But I *am* worried that we are looking at a situation in which the widespread use of the filibuster has resulted in the kind of Senate paralysis on Presidential nominations that constitutes a Constitutional crisis. Under these circumstances, broader considerations concerning checks and balances favor the constitutionality of Presidential appointments when the Senate refuses to do its job in a timely manner. Consider Richard Cordray, who had nomination hearings in September 2011. A filibustering minority of Senators refused to allow a vote on Cordray's nomination unless changes were made to existing law (Dodd-Frank). That's not what "advice and consent" is about. A minority of the Senate should not be permitted to hold the filling of executive positions hostage. When Senators get together and do this, they are violating their oath to uphold the Constitution, because they are trying to prevent the President from taking care that the laws be faithfully executed.

matt30 said...
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matt30 said...
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matt30 said...

Sam, I agree that what you have said above is correct - including the potential consequences if this decision is upheld. I just don't think this decision makes any sense.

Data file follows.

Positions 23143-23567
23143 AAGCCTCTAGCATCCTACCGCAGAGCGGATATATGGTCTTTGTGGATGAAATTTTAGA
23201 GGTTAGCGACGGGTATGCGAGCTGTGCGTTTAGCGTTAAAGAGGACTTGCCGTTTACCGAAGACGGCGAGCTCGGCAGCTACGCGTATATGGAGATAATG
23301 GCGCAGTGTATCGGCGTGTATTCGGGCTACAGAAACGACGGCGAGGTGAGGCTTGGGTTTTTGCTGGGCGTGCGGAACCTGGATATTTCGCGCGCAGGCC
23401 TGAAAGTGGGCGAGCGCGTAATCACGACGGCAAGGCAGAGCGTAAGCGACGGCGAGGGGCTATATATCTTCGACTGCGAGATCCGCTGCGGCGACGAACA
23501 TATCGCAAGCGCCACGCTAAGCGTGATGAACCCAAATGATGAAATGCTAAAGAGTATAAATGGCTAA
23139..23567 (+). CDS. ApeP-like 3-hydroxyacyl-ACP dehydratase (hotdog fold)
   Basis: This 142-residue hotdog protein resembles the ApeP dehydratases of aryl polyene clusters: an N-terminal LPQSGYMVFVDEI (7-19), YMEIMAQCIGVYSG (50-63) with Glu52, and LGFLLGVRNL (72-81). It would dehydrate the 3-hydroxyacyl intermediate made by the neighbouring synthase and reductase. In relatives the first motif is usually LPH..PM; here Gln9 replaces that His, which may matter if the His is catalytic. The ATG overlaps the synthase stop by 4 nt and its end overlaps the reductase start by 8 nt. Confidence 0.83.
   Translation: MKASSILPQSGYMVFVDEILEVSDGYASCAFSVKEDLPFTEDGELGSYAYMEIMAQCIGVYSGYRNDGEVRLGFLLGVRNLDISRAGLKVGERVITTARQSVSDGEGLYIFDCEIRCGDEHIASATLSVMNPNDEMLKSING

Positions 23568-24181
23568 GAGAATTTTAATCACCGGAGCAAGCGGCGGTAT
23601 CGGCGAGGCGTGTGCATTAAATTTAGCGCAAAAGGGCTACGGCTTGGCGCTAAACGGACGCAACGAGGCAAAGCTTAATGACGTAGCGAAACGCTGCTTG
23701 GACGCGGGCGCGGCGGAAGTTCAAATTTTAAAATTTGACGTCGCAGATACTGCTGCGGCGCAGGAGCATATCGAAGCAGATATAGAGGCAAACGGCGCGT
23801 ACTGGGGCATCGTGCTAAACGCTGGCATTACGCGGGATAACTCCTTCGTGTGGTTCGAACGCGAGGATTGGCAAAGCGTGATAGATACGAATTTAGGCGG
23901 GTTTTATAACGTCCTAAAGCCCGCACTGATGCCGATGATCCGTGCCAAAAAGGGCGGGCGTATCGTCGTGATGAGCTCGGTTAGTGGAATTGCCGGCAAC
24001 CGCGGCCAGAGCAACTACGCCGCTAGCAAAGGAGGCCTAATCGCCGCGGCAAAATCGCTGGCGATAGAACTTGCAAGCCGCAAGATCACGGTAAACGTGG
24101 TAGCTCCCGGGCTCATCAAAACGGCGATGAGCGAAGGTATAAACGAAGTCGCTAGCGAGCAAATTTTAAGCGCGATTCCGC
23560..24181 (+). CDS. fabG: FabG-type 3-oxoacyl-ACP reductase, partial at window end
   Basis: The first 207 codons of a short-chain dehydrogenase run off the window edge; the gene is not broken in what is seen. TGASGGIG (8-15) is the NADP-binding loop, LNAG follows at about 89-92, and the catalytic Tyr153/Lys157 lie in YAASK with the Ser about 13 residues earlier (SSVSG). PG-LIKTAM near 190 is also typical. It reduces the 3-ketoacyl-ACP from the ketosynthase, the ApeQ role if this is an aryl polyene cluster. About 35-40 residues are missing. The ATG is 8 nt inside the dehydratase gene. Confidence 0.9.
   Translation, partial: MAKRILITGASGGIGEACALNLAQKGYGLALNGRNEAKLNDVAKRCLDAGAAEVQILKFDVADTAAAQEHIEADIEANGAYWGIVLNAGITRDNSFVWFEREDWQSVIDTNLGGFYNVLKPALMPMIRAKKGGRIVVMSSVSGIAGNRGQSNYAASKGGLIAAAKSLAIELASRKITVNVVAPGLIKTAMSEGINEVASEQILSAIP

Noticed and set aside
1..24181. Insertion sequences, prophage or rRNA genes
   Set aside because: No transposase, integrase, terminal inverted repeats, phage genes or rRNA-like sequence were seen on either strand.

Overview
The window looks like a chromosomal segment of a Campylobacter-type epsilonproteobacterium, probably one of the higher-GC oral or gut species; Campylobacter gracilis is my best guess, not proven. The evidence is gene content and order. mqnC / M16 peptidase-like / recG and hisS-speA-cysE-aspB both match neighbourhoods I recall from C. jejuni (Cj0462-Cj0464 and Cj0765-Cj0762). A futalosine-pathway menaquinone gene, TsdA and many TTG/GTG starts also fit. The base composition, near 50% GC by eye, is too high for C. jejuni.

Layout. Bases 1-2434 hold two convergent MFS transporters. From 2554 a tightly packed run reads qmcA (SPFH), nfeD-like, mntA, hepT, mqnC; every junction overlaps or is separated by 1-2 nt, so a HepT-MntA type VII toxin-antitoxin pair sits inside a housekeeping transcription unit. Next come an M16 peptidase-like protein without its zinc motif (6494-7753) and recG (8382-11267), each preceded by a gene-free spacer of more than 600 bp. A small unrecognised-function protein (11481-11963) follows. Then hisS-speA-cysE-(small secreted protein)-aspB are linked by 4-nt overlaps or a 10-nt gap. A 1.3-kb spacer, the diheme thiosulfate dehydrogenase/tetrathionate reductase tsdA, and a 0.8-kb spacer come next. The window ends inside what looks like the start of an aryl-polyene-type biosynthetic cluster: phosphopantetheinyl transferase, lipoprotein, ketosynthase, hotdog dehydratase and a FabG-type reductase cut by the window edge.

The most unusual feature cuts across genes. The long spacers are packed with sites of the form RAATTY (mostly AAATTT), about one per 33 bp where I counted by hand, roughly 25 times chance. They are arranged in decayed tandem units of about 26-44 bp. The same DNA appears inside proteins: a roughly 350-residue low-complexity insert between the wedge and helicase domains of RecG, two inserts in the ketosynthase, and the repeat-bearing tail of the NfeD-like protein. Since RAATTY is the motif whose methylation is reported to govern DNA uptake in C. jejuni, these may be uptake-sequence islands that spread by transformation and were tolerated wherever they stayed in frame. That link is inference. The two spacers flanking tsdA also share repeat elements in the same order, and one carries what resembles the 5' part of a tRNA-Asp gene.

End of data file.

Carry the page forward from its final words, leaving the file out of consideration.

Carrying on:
If the court is going to go down this road and stick with such a strict interpretation of "the" and "happen," they also have to look at the word “session.” While annual sessions of Congress have been the norm for some time, the first Congress had three sessions in one year. The framers thought that a session of Congress was strictly the time when members of Congress were available (wherever they happen to be legislating) to form a quorum to get the business of the day done. When the members returned to their districts, the session was over. If the Congress of the United States is not able to determine when they hold "the recess," why are they able to determine when they are in session?

If we go by historical standards, as soon as Congress leaves for summer break the session is over. When Congress leaves and has one member gavel in pro forma proceedings, while the rest enjoy the holidays at home, that is the end of the session.

The court has packed these words with so much meaning that I don't think it is a trend that can continue to go on. What am I to make of the fact that in Section 1, Article 1 the word 'a' proceeds the word 'Senate' rather than 'the'? What do I do with phrase 'House of Representatives' that isn't proceeded by any article? Should I take that to mean we could have more than just one senate (e.g. "the Senate") so long as we have at least one? The decision is just pure crazy talk, IMHO.

Joe said...

Blame can be shared. More to (currently) to the Republicans than a few Democrat aiders and abetters so Democratic leadership is not who "bears the blame," stop, for me.

The myopic reading of the judges here, particularly two of them, is not a particularly sane way to interpret the Constitution.